Though we often mention the noncriminal consequences of a conviction, we generally must talk in the abstract because the stories are about people battling charges or who have just been convicted. This week's story is about a realtor from Brampton who was charged with breaking and entering
and theft who faced some very concrete consequences from the charges. Ultimately, the Crown withdrew the charges nearly one year after first charging him.
For those who doubt the fallout of being charged with a crime, take the case of this 39-year-old realtor to heart. It is not entirely clear who alleged that he was breaking and entering into a home, but since the charges became public, the realtor's brokerage was inundated by calls about the charges. He was hounded so much that he eventually quit the brokerage and relinquished his realtor licence.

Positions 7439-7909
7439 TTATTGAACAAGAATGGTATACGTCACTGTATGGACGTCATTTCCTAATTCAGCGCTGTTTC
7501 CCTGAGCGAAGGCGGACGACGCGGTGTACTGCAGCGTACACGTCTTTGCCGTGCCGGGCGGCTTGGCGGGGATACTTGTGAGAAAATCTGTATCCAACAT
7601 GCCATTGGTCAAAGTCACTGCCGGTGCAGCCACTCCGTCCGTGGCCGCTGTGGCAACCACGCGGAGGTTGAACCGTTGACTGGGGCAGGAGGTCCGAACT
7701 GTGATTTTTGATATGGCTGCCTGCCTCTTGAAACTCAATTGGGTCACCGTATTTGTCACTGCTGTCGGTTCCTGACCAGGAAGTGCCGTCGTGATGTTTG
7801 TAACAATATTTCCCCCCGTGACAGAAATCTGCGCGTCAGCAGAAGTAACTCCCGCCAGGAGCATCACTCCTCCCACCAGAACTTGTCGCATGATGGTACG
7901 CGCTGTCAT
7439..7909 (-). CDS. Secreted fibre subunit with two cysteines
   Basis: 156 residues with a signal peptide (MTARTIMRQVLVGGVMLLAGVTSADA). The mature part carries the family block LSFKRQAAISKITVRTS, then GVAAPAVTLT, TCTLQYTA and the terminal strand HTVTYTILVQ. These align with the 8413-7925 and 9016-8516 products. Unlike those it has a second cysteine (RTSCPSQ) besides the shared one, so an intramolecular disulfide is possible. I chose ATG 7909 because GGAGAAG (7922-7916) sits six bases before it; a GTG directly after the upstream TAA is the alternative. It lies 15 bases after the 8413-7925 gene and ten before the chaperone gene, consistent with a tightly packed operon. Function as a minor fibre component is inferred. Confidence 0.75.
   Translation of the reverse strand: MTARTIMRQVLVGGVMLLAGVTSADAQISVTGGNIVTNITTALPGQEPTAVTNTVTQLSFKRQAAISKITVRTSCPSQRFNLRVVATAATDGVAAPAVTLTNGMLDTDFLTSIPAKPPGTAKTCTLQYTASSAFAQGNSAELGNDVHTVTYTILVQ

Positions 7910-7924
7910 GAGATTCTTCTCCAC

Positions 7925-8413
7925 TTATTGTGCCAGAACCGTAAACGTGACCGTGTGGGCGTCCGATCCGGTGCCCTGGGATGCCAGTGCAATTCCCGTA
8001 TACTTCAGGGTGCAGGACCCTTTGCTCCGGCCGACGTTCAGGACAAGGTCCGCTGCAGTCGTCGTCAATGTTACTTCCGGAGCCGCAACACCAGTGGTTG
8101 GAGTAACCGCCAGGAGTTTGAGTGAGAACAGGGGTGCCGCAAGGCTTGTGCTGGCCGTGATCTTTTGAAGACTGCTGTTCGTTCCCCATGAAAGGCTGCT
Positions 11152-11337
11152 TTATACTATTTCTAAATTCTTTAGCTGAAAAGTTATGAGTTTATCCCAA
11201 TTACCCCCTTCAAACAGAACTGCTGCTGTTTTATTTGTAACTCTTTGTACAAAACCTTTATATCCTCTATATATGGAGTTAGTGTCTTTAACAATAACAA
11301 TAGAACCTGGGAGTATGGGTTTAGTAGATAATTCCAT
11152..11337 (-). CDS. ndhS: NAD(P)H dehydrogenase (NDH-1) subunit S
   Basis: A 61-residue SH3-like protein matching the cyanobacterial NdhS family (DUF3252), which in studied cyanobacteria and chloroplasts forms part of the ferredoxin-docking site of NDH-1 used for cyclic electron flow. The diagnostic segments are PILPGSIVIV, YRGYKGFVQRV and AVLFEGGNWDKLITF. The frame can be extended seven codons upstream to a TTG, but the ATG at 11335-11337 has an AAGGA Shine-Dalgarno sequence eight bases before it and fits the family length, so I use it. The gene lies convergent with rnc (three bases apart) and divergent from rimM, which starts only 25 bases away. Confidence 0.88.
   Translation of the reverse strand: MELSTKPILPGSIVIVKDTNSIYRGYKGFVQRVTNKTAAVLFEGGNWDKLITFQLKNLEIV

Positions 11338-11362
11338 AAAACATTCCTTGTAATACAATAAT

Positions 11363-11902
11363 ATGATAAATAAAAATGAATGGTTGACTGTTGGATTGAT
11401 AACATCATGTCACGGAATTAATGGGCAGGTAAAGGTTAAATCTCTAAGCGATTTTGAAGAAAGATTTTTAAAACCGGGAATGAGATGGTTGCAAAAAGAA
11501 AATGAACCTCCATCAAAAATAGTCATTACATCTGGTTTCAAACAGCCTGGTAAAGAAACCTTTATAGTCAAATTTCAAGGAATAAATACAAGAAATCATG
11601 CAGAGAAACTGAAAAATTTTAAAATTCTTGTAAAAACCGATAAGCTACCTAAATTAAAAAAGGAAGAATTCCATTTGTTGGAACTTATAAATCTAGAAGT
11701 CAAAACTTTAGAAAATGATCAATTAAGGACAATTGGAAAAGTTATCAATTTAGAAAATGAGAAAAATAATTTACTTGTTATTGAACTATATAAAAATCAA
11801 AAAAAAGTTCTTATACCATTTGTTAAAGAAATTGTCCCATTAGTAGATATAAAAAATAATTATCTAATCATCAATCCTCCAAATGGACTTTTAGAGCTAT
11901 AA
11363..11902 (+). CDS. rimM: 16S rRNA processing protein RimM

Though his wife was able to earn a realtor's licence while he was unable to work, it is likely that the couple suffered financially because of the wrongful charges. The former realtor does want his licence back and he would like to rejoin the brokerage, but there are no guarantees that he will be able to do so. Even with the Crown dropping the charges, he says that people still give him the occasional glance.
Even when facing charges that are "unbelievable" like these, it is best to work with a criminal defence lawyer, as there is no guarantee that the Crown will notice that the charges are inappropriate without some prompting. Recovering from being wrongfully charged is hard enough, but recovering from a wrongful conviction has to be even harder.
Toronto Sun, "Theft charges dropped against Brampton realtor
," Maryam Shah, April 13, 2014